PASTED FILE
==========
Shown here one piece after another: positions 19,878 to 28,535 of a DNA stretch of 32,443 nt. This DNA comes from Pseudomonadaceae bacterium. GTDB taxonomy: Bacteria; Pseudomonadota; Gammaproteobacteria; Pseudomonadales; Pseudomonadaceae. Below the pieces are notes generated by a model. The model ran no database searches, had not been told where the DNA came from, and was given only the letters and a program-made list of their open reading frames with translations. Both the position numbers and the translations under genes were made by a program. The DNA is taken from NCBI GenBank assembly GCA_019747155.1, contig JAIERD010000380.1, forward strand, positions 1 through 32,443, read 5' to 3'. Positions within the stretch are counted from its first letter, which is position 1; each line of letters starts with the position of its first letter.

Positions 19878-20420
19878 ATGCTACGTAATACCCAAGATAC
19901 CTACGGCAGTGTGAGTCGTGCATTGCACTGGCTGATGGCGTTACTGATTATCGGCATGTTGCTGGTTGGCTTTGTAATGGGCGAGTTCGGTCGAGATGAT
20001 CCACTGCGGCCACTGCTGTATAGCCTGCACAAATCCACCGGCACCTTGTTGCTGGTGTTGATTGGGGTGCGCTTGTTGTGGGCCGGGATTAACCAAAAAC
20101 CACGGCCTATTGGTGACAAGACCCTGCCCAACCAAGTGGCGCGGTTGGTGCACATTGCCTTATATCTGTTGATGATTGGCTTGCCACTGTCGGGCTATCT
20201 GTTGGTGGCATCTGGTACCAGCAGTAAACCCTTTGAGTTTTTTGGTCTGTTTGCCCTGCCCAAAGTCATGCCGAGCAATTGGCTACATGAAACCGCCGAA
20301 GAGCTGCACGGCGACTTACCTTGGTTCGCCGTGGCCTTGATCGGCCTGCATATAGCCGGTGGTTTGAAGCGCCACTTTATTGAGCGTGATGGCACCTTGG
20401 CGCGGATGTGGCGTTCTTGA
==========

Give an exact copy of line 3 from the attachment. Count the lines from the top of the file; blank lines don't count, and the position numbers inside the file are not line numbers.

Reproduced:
19878 ATGCTACGTAATACCCAAGATAC